“In 1902, the grandest of them all, the Mount Washington Hotel, opened at Bretton Woods, in an open, meadowy setting against the backdrop of the Presidential Range. Built in a commanding style described optimistically by the architect as ‘Spanish Renaissance,’ it was the pinnacle of grace and opulence, with 2,600 acres of cultivated grounds, 235 guest rooms, and every detail of finery that heaps of money could buy. For the plasterwork alone, the developers brought in 250 Italian artisans. But already it was something of an anachronism. 

“Fashion was moving on. American vacationers were discovering the seaside. The White Mountain hotels were a little too dull, a little too remote and expensive, for modern tastes. Worse, they had begun to attract the wrong kind of people—parvenus from Boston and New York. Finally, and above all, there was the automobile. The hotels were built on the assumption that visitors would come for two weeks at least, but the car gave them a fickle mobility. In the 1924 edition of New England Highways and Byways from a Motor Car, the author gushed about the unrivaled splendor of the White Mountains—the tumbling cataracts of Franconia, the alabaster might of Washington, the secret charm of little towns like Lincoln and Bethlehem—and strongly urged visitors to give the mountains a full day and night. America was entering the age not just of the automobile but of the retarded attention span. 

Mount Pleasant House - 1900
(Womens golf makes a stylish appearance)

“One by one the hotels closed down, became derelict, or more often, burned to the ground (often, miraculously, almost the only thing to survive was the insurance policy), and their grounds slowly returned to forest. Once one could have seen perhaps twenty large hotels from the summit. Today there is just one, the Mount Washington, still imposing and festive with its perky red roof, but inescapably forlorn in its solitary grandeur…Elsewhere across the spacious valley far below, where once had proudly stood the Fabyan, the Mount Pleasant, the Crawford House, and many others, today there are only forest, highways, and motels.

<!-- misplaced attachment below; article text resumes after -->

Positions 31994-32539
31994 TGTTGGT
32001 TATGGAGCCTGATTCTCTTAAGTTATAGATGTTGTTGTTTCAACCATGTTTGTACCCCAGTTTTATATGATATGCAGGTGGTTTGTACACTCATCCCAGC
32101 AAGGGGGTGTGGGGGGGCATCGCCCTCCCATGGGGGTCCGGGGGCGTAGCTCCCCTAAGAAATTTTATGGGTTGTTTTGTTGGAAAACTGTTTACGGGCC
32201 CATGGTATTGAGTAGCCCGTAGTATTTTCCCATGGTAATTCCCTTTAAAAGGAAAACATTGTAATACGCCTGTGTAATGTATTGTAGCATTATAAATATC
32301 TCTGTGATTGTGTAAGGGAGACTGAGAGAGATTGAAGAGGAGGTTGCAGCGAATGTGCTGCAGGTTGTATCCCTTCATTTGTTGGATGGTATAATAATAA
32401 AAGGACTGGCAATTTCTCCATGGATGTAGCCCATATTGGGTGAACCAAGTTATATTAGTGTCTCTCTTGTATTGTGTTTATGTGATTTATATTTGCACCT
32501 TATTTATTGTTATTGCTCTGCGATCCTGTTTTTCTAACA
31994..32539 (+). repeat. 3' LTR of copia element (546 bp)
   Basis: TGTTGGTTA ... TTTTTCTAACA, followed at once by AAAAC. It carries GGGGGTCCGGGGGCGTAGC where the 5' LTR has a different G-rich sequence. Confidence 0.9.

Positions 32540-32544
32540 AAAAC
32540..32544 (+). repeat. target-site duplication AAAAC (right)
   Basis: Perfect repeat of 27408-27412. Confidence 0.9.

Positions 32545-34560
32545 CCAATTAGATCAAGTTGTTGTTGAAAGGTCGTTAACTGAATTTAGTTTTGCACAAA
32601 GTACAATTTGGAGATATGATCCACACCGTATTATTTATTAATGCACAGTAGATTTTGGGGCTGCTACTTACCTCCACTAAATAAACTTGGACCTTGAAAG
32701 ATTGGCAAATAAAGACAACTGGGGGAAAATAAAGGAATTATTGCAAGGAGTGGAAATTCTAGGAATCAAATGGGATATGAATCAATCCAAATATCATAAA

Mount Washington Hotel - 1903 
(Bretton Woods farm peas)

“From beginning to end the great age of resort hotels in the White Mountains lasted just fifty years.” 



Jan Whitaker said...

Henry, you pulled so much together for this one. Quite a collection of menus!
Overall the dishes sound like they are very plain, explaining the need for the great number of relishes and sauces. The pastries seem like the high points of the meals.

Unknown said...

Great post Henry! Particularly enjoyed the wine lists with labels we can still buy 100+ years later. Think France was on the metric system by this time so curious about the pints and quarts on the lists. Have read the Bryson book and the menus make a terrific marriage to it! Also interested in the popularity of boiled meats!

Gary Gillman said...

Very excellent Henry - it is impossible to comment sans superlatives here.

Thanks much for the wine lists, all the beer types mentioned: brown stout, London porter, pale ale, Scotch ale, and lager, which was new then, are available today and probably within the same state, which is the bounty of the craft beer revolution: what is old is new again.

One is struck, too by the availability of old bourbon and old rye whiskeys - these drinks had only been been invented in the previous 50 years or so, yet had acquired the veneration of age and being classed with Cognac and Scotch Whisky. Only in America, but the drinks have lasted, and how.

I drove through the White Mountains many years ago and was struck by nothing so much as their emptiness. Grandeur there was, but it was stark. I was glad to be out of them as car trouble, in those pre-cell phone days (and who knows if cells work there even now) might have left us in serious trouble.

Maybe one of those hotels is still in operation, who knows, maybe Bryson missed the closing of one. I'd like to visit one and who knows but that a bottle of '57 (that's 1857) Romanee Conti, or a cork-stoppered "London Brown Stout", nay an "Old Rye Whiskey", might be secreted in a basement nook, you never know. Hope springs..., eh?


Deana Sidney said...

Could you please get me some of those blueberry fritters Benedictine?
Honestly, what a great New Years present to have this to read.

Remarkable how they came and left in such a short time. So much beauty there --- but when you think about it, they arrived because there was time to visit and soon there was never enough time and Vermont was so far away.

Have a great New Years.